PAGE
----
How to Understand 'Venture Math'

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Hey readers! Welcome to EH weekly, where you can look forward to insightful lessons and practical takeaways delivered to your inbox every Monday.

In this week’s edition, we discuss:

  • Determining your subscription businesses’ strengths and weaknesses

  • How to understand ‘venture math’

Subscription model: Strengths & weaknesses

Half the battle in growing a subscription product is figuring out the business model’s strengths and weaknesses.

Like the coach of a new team, if you want to win the championship, you need to figure out your strengths and weaknesses before you commit to any plans.

Start with these three key areas:

  1. The product sells itself — The good: You, as the operator of the business, don’t need to find, hire, and train teams of salespeople before you can start selling your product. With this reduction, you can support lower price tiers. The bad: You also don’t have a sales team that can bring customer feedback back to the product team and adjust messaging on the fly to see what works with different customers. You may end up overhiring in other areas to compensate. 

  2. Recurring cash flows — The good: Makes the business easier to manage and predict, putting less pressure on acquisition every month to acquire more revenue and keep the lights on. The bad: the sub-model comes with LTV unpredictability, churn and ceilings. But, these changes can’t be “known” until that group of users reaches the end of their lifecycle. It’s hard​ to forecast revenue and budget how much to spend on acquisition costs.

  3. Durable revenue base — The good: Subscription businesses can weather bad economies relatively well. Their revenue base is diversified across potentially millions of small transactions. The bad: Subscription products take longer to scale up revenue than other business models because the average contract value is much, much lower than that of B2B products, and it’s harder to use paid acquisition to grow revenue. It’s not impossible, but it’s harder.

99% of the great subscription products were created by systematically improving the core product and acquisition channels. You live in the land of compounding small wins.

Lean into your strengths and try to mitigate some of the weaknesses of the subscription model.

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How to understand ‘Venture Math’

When investors look at your deck, they’re not looking for a good, profitable business. They’re looking for that needle in the haystack that will be the one investment in their portfolio that will return 100x or more and make their fund a success.

This is venture math. To understand your venture math and whether VCs will give your startup a look, angel investor DC Palter shares a simple way to calculate your venture requirements.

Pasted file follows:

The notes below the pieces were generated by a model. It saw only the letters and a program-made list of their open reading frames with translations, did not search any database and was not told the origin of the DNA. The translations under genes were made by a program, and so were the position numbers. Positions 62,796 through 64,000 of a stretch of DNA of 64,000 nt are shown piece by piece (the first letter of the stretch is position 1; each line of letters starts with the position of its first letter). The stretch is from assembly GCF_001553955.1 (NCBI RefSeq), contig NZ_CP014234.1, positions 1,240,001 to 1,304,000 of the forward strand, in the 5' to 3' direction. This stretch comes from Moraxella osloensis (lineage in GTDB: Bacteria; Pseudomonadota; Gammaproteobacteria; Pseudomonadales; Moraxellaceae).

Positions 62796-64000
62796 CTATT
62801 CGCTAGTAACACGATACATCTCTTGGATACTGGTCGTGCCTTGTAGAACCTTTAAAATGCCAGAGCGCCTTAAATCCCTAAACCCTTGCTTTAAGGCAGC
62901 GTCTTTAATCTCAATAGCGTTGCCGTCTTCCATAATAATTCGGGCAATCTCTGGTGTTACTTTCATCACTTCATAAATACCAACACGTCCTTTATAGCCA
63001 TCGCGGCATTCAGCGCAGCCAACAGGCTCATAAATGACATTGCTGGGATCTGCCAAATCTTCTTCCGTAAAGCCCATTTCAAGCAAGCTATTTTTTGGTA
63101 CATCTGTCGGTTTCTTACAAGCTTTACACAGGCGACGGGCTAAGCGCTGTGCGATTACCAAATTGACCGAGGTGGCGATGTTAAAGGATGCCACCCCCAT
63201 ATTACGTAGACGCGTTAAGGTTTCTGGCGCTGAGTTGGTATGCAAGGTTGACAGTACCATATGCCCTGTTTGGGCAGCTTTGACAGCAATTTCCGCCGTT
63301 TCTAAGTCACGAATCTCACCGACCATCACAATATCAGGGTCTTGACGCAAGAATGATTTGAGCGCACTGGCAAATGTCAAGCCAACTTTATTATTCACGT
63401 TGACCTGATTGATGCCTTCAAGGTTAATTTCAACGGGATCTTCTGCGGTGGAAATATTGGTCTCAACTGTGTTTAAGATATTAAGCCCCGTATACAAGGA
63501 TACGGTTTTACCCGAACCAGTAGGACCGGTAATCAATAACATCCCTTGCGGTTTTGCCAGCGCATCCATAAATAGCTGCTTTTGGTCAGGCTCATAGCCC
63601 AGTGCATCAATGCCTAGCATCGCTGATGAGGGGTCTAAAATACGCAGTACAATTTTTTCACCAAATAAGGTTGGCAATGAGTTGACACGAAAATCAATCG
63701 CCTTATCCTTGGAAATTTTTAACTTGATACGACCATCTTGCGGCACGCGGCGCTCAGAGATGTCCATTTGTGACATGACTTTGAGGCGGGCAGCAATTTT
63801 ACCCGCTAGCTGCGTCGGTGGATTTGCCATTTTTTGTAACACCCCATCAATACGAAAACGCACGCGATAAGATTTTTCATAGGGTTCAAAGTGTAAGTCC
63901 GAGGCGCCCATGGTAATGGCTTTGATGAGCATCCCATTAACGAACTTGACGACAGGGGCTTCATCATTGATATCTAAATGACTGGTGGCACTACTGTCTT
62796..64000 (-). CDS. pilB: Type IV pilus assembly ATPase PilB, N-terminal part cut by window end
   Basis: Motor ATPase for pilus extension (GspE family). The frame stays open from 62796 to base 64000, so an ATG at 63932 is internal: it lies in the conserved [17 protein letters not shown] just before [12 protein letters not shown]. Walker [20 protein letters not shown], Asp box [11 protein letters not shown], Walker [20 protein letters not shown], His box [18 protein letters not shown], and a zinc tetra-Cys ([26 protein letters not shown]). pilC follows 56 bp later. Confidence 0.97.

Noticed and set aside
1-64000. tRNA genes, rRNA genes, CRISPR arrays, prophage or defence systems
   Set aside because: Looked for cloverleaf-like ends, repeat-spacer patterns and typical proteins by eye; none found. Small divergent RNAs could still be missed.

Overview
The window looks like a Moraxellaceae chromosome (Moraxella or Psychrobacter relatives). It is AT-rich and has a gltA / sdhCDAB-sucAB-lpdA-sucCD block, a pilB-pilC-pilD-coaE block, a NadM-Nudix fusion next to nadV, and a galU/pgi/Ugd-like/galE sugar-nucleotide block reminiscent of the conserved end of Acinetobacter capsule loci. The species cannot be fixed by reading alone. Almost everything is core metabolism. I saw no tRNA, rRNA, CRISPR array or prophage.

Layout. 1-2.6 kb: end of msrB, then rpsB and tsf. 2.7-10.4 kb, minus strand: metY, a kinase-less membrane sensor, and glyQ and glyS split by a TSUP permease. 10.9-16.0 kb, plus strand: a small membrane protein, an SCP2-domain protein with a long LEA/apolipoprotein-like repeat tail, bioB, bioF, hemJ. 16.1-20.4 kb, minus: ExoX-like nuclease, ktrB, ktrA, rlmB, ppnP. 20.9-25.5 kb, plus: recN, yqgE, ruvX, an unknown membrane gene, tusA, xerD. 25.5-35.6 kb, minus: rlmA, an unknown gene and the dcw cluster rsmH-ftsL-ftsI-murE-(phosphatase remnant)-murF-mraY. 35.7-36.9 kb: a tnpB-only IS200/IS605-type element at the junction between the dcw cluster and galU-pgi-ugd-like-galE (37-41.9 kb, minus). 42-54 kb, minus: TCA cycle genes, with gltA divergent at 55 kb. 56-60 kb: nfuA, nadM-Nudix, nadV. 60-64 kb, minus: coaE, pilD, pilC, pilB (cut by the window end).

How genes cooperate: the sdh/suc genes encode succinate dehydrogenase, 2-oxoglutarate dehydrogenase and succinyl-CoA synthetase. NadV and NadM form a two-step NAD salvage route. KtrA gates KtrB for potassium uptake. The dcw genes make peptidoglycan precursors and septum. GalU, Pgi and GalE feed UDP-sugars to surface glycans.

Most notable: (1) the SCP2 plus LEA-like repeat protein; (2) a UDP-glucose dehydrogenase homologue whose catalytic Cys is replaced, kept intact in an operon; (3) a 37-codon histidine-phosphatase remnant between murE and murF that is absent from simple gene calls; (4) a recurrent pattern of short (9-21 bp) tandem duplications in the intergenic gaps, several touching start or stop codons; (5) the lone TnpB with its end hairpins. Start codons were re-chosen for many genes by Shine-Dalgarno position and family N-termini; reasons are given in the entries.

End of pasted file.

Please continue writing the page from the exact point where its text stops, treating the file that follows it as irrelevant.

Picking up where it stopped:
• Simple return — To generate a return of 20% per year over 7 years requires an exit at a multiple of 3.6x what was originally paid. If the valuation was $10M when he invested, he needs an exit at $36M to be a good investment. That wouldn't be too bad, but…

  • Portfolio return — If only 1 of his 10 investments succeed, for a portfolio return of 20%, he needs his 1 success to return 36x what he paid. If the valuation was $10m when he made the investment, he needs his one success to exit at $360M or more. Within 7 years. Gulp.

  • Dilution — If the startup needs additional funding rounds, and almost all startups will, each round will dilute his ownership percentage, requiring a higher exit price to meet his 20% IRR requirement. If you need to raise 2 more rounds between investment and an expanded options pool, dilute him by 1/3 each time; his investment as a percentage of the total company valuation is 45% of what he started with. He'd need an exit that's 80x what he paid.

  • Exit — With a profits-based exit of only 4x EBITDA, there is no way to get to the required return. Exits to private equity or based on company profits aren't quite failures but aren't successes either. If the exit takes over 7 years or requires more than 2 additional rounds of investment, that 80x multiple goes up even further.

As founders, you have 2 choices. You can either accept that your startup is doesn’t fit the venture capital business model and find another way to fund the business. 

Or you can rework the pitch deck to highlight how you’ll reach $100M in revenue in 5 years, and have a line of big companies desperate to acquire the business at a high multiple. 

👉️ Head here for a deeper dive into Understanding Venture Math

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